5. I'm working on a computer vision application and I'm trying to put the central data structure together. This is not totally trivial, because the data structure must be designed for concurrent access. My expected use pattern has a lot in common with requirements in games: - A UI thread that renders the current state of the data - A tracking thread that updates a camera pose estimate in real time (and needs read-only access to the data state; could be analogous to running AI in another thread) - A mapping thread that performs structural updates to the data (analogous to a thread running main game logic) - An optimisation thread that runs an expensive non-linear optimisation process on the data to refine it (analogous to running physics simulation in another thread except that unlike game physics it probably won't be running 'at framerate' -- in terms of access to the data, needs to update values in bulk, but doesn't need to change the 'structure' of the data, not adding/removing known entities or their relationships). The three routes that I can think of for designing the management of this are: 1- A complex ad-hoc design direct from the best guess I can come up with for my requirements. 2- A simple design using a single multi-reader-single-writer lock on one shared copy of the data, and more care in the other parts of the design (eg, thread communication and buffering updates) to try to reduce contention on the lock. 3- First create a generic in-memory object database library, with snapshotting capability and probably object-level locking, and then use that. Of the three, the first is quite undesirable (for fairly obvious reasons), I'm put off from the second because I'm concerned that I won't be able to effectively reduce lock contention without a large mess of hacks (putting it close to the first in terms of complexity and debugging time), and the third puts me off because it feels like overkill. So, I'm looking for tips from anyone who has tackled this kind of design problem before. Alternatively, recommendations for existing in-memory object database libraries that I could use (object databases exist, but I haven't found one that is free and for C++) John B
  6. Quote:Original post by ApochPiQ For instance, you still haven't even considered the generated assembly from your code, so you still don't have the first clue about what locations might become preemption problems. I have to say this worries me. Proper use of intrinsics to give memory barriers and locked instructions and whatever else you need should be enough. If it isn't, then you shouldn't just be examining the assembly code, you should be writing the relevant bits of assembly code yourself. Otherwise you could change the compiler settings and suddenly have a bug that wasn't there before, which sounds to me like a disaster waiting to happen. John B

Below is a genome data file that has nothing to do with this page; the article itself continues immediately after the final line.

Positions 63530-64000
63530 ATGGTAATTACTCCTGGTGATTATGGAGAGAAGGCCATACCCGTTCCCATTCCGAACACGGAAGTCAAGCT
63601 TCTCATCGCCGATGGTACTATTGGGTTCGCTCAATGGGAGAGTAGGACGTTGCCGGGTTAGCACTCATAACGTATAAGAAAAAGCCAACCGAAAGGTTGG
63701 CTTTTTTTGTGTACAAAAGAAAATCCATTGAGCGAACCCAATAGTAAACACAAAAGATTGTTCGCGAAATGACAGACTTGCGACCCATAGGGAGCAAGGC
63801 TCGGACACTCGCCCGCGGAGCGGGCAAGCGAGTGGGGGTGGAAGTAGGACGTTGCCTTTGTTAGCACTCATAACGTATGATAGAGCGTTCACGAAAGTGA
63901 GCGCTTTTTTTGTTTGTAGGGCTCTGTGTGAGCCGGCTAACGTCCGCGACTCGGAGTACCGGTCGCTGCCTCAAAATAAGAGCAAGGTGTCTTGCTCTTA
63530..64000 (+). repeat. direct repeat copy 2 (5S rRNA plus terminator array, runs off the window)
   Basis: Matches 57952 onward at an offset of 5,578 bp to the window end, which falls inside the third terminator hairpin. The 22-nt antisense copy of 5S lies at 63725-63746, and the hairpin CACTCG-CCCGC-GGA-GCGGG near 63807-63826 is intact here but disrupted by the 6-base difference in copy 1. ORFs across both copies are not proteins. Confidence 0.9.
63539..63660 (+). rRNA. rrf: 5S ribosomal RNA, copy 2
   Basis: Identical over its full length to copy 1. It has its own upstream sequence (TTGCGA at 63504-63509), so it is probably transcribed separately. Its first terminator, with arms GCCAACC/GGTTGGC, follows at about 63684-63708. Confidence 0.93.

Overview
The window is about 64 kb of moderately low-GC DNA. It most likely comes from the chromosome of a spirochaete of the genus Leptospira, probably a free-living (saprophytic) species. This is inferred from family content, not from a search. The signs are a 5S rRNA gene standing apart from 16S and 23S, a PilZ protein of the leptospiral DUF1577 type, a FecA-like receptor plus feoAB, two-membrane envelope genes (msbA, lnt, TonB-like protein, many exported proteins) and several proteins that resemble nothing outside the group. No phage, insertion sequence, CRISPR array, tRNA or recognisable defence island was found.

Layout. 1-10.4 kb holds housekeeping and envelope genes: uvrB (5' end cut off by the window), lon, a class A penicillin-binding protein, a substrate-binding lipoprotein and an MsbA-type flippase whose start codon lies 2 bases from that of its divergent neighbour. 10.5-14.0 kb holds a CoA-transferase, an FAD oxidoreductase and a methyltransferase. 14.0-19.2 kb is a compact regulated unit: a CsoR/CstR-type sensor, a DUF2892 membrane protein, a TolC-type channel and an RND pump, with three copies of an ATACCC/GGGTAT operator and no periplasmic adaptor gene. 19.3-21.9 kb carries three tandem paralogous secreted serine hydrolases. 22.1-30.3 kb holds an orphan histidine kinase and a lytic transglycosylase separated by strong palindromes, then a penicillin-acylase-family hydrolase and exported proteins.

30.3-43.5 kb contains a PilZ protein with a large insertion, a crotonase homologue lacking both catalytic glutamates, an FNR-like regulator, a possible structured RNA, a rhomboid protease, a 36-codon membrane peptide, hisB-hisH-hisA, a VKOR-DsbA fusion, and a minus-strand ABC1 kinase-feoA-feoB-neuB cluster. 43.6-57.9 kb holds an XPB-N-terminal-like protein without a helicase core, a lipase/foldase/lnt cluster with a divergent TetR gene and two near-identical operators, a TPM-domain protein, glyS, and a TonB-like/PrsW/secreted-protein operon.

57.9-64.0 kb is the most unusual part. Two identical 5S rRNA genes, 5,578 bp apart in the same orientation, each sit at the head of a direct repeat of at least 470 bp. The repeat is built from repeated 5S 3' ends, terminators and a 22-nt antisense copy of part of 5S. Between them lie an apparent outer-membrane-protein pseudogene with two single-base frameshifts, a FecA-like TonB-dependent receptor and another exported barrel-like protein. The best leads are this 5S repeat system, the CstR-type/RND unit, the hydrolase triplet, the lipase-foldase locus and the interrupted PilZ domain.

7. The difficult thing is not storing large amounts of text in memory, which is absolutely fine unless you're dealing with extremely large files (which is unlikely for text files), the difficult bits are: - Can you load the file fast enough (loading a large file into memory may take long enough for the user to notice it not being 'instant')? - Can you make modifications to that data efficiently? - (and possibly: Can you support undo and redo efficiently?) Loading files into memory fast enough doesn't become a serious problem until they get pretty big either, so really it's just a question of finding a data structure that supports efficient updates anywhere in the file. Luckily, there are very good and well-known answers to those problems. See: Data Structures for Text Editors, and perhaps easier, the series of tutorials about 'neatpad' on catch22.net (specifically Part 17: Editing Text). Edit: If you really need to support very large files, then you absolutely need to learn about memory mapped files. They're very easy to understand and use in themselves, and will save you a lot of headaches. Having said that, for very large files you will still need to be careful with your design and think before you start coding, particularly if you want to be able to 'insert' data in the middle of a very large file (which is difficult to do efficiently no matter what you do -- better to use a file format that doesn't require it if you possibly can). John B
  8. This may or may not matter to you, but it is perhaps worth pointing out that since C++ doesn't really have a well defined memory model, issues of thread safety are architecture dependent (especially when writing lock-free code). For example, you say that "32-bit reads/writes on 32-bit boundaries are atomic": this is true for x86, but do you know if it's true for PowerPC or ARM (I don't know the answer myself, the point is it's worth being sure if the code might end up running on them). I don't have enough experience with lock-free programming to critique your code myself, but Charles Bloom has some fairly extensive and very useful information on his blog, which you may want to look at if you haven't already: this post should be a good place to start. John B